At the Grande Cache Visitor’s Center, among the maps and directions I asked for, I also picked up this book: Mountain Weather: Backcountry Forecasting and Weather Safety for Hikers, Campers, Climbers, Skiers, and Snowboarders (2007). Among the first of it’s pages, this bit of wisdom: “Life in high places exists by meteorological consent” (p. 19). For the Willmore and Clearwater regions both, this could not be more true. In no other place have I started my day by looking with anticipation out at the sky, or finished my evening by gazing upwards, curious about what the next day would bring. And even then – the mountains can be surprising!
In the Clearwater, the weather seems to move from the West. Whether it travels straight East, up to the North, or down South, or any combination of these things, depends on the winds. And the winds depend on the temperatures. If it’s hotter, there will be stronger convective currents that can tumble and toss the helicopter. So usually, the winds pick up as the afternoon lengthens.
From our camp, we look West down the Shunda Fire Base Runway, and if we can see a wall of clouds covering one of the lower mountains, that’s bad news for us. We were about 50-60 kilometres away from where our stations start, and a lot can be different, 50-60 kilometres away.
Our days here began a bit slower. We completed one station our first day with Allison, and attempted a second with our fantastic project supervisor Eric joining us in the field, but we realized our hike would take too long, given the time constraints we were under, so we headed back to camp. Here a shot of Eric speaking with Allison, our pilot, with Mary and Jenna goofing around! This was after our calculated retreat from our Station 22:
Earlier in the day, we had completed our Station 26:
What a station! George Malloch’s 1908 Bighorn Coal Survey is a different beast altogether. As Mary has pointed out: after spending a number of hours with a surveyor’s photos, you start to get inside their head. We have now had numerous stations where George Malloch (or his photography/surveying teams) moved two, or three, or as many as four times at a given station. No cairn. No noticeable feature to mark where he took the photos from. Some new challenges, which we overcame, nonetheless!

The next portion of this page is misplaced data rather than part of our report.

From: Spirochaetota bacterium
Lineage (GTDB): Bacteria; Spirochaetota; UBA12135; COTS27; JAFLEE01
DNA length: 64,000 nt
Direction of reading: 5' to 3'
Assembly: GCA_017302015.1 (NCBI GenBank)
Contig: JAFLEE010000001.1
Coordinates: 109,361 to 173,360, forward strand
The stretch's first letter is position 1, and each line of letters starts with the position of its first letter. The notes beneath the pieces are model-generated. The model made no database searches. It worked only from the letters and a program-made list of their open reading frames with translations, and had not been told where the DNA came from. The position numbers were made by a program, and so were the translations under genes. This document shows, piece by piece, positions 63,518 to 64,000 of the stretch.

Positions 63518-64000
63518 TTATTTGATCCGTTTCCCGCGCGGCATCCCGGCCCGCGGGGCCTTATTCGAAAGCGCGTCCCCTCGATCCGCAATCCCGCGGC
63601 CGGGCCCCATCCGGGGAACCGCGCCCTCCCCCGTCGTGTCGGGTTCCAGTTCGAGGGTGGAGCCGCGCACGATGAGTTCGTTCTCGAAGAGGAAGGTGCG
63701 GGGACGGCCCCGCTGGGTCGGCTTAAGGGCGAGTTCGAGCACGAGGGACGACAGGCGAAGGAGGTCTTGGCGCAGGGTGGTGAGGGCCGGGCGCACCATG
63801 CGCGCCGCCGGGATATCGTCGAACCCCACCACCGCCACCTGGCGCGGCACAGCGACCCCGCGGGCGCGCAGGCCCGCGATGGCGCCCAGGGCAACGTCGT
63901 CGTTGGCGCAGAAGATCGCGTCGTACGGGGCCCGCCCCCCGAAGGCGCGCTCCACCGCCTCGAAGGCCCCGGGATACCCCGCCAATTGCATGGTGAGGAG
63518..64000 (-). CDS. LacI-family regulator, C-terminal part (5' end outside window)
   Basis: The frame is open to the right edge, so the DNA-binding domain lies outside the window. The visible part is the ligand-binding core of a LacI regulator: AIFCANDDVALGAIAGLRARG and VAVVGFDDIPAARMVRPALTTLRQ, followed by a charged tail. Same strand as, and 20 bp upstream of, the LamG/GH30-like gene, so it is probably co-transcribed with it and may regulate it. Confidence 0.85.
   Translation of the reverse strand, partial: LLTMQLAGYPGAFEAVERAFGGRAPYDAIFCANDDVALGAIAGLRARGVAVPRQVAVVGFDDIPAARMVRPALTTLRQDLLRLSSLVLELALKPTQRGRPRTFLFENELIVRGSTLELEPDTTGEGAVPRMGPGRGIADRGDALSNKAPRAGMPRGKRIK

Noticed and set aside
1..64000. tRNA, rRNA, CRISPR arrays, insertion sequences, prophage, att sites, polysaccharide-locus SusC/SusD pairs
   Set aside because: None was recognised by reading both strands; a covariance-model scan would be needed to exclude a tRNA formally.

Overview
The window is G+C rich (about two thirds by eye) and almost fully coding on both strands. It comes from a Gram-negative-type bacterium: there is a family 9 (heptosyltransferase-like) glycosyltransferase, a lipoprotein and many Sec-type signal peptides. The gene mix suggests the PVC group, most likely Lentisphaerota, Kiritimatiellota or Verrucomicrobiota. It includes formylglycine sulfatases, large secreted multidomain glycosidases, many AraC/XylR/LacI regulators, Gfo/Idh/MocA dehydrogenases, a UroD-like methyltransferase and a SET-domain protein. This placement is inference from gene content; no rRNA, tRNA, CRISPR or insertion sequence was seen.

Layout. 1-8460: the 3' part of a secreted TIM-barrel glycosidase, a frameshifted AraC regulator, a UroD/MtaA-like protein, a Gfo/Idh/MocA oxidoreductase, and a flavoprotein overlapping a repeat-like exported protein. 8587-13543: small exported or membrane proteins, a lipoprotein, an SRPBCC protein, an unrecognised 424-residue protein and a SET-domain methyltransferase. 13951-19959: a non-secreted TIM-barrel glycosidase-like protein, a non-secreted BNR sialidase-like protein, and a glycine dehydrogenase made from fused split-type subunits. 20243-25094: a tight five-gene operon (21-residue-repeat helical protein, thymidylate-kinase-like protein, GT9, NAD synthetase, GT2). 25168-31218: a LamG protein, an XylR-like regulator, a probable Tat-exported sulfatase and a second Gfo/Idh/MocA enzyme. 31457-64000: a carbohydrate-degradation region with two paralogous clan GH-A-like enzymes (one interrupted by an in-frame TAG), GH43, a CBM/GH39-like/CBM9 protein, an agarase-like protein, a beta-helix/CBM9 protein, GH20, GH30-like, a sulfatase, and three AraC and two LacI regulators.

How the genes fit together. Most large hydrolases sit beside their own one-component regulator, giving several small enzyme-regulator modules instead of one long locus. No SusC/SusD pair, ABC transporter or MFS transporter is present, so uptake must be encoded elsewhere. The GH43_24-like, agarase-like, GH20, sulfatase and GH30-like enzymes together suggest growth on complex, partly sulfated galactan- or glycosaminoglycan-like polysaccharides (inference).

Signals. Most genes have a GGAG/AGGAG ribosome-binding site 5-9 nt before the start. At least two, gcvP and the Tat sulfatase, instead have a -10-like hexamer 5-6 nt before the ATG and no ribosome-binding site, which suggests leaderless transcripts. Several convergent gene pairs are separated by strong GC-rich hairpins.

Returning to Shunda has been great. Seeing the camp cooks, Shauna and Vinnie, and the camp boss, Tina, was like coming back to friends long-missed. We also got lucky: Allison was our pilot again! Here she is:
We were also joined by our HERO, Rob Watt, former park warden for the Waterton Lakes National Park. What a guy! Encyclopedic with his knowledge, and so humble about sharing his information. We learned that it’s possible to identify tree species from the air: lodgepole pines grow in a thicker mat, and have a slightly brighter green than do their darker green spruce counterparts. Mary suggested the possibility of tracing drainage patterns because of the dark lines of spruce trees we saw along the river ways, flying to our stations. What gorgeous country we were in. Here a few highlights from our day with Rob:
One of the last things I did before leaving the Mt. Robson Provincial Park last week, was check out the books in the Visitor’s Center. I bought three, including one that I finished this afernoon: Dr. Reese Halter’s The Incomparable Honeybee and the Economics of Pollination (2011), a book that begins with this frightening statement:
“Over the past four years, a staggering number of bees have died: over 250 billion.” The day after reading this statement, on two of our stations in the Clearwater region, we had solitary bees come visit us at 7000 some feet! One of them repeatedly settled on our black tripod legs, Mary shoo-ing it because Jenna was shooting our images, but this persistent little insect returned and returned to a different spot. I was amazed to find it at such an elevation, where there were only rocks and more rocks and very very few plants! What was it doing there, in other words? Bees can fly up to 13 kilometres from their hives in search of food, but there wasn’t ever going to be a field of flowers on that mountain top (at least not for thousands of years, perhaps). Instead, we had only a few of these spiky purple alpine cacti, which we found on both the First Rocky Mountain Range, and the Bighorn Range. This shot from one of our more challenging hikes with our hero, Rob Watt, heading up to Station 20:
After Rob left, we had another two days of finishing stations. We managed a day of 4, and a day of 7, completing the work that we had. Here are a few more highlights from some of our phenomenal stations. This is such breathtaking country, it’s unbelievable!
Station 22 is also where we had these curious little visitors:
While we were waiting for Allison to pick us up, Mary and Jenna had the most epic pun-a-thon I’ve ever heard! It started somewhere with making someone feel ‘sheep-ish’, and ended with Jenna saying to Mary, “Oh, ewe”. What a riot.
We head back to Mt. Robson tomorrow, will camp for an evening, then will have a long day hike on Wednesday, completing our last station of the season. We have very much enjoyed the stay at Shunda, and wish our stay could be longer! But, another day, another place, awaits. And soon, that place will be home.